Hurricane-ravaged Puerto Rico continues to sound the alarm as mainland America's attention turns to other things
Authorities in Puerto Rico are warning that Hurricane Maria has set the country back decades, with Gov. Ricardo Rossello stressing to The Washington Post that "we can't start overlooking us now that the storm passed, because the danger lurks." Puerto Rico Resident Commissioner Jenniffer Gonzalez added to The Associated Press that "the devastation in Puerto Rico has set us back nearly 20 to 30 years."
Over the weekend, evacuees from a damaged dam in the territory's northeast began to return home because easing pressure on the infrastructure with a spillway apparently averted a potential crisis. Uncertainty about the situation in other parts of the island remains, though, with Rossello telling the Post on Sunday that he has yet to hear from six mayors in municipalities in the southern region.
Officially the death toll in Puerto Rico is 10 people, but there is concern that number could rise as communication with remote parts of the island returns. "Hysteria is starting to spread," said Manati Mayor Jose Sanchez Gonzalez. "The hospital is about to collapse. It's at capacity. We need someone to help us immediately."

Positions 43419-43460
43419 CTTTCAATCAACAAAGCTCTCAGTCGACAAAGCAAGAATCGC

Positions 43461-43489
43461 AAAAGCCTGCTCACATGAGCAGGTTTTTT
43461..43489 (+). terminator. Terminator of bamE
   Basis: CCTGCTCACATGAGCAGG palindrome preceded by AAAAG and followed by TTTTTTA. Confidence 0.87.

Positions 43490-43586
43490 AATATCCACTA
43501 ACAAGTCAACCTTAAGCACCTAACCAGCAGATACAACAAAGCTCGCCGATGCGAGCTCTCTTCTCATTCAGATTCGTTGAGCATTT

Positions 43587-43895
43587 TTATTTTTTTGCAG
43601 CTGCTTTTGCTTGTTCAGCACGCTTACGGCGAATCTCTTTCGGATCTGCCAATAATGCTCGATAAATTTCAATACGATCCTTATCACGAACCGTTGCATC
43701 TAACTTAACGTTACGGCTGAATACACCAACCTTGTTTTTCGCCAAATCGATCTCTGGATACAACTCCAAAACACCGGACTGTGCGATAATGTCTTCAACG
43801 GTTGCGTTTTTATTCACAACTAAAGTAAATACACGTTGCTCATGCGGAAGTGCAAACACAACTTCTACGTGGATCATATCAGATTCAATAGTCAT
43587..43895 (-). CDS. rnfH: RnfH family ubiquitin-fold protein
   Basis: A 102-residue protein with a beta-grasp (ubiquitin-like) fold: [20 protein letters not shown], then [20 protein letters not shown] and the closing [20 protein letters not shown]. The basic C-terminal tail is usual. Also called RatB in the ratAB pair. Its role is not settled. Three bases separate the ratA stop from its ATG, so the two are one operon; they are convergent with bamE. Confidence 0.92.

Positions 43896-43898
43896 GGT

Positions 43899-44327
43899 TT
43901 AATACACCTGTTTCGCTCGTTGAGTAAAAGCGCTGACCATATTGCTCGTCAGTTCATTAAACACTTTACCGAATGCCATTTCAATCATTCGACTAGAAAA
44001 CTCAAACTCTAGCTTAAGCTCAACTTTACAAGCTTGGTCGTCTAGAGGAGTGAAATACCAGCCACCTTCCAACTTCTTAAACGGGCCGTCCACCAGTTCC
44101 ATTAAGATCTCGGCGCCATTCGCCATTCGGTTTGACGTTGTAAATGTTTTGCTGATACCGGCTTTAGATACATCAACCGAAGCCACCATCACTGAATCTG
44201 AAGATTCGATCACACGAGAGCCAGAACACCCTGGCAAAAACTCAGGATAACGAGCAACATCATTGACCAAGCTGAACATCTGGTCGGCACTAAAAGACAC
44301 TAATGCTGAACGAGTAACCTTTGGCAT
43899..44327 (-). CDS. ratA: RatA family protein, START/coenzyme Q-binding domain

"We are U.S. citizens that just a few weeks ago went to the aid of other U.S. citizens even as we're going through our fiscal downturn and as we were hit by another storm," added Rossello. "Now, we've been essentially devastated. Complete destruction of the power infrastructure, severe destruction of the housing infrastructure, food and water are needed. My petition is that we were there once for our brothers and sisters, our other U.S. citizens, now it's time that U.S. citizens in Puerto Rico are taken care of adequately, properly."
Critics of the Trump administration are quick to point out that the president spent his weekend tweeting about the NFL while not once addressing the crisis in Puerto Rico. More than 3 million Americans live on the island.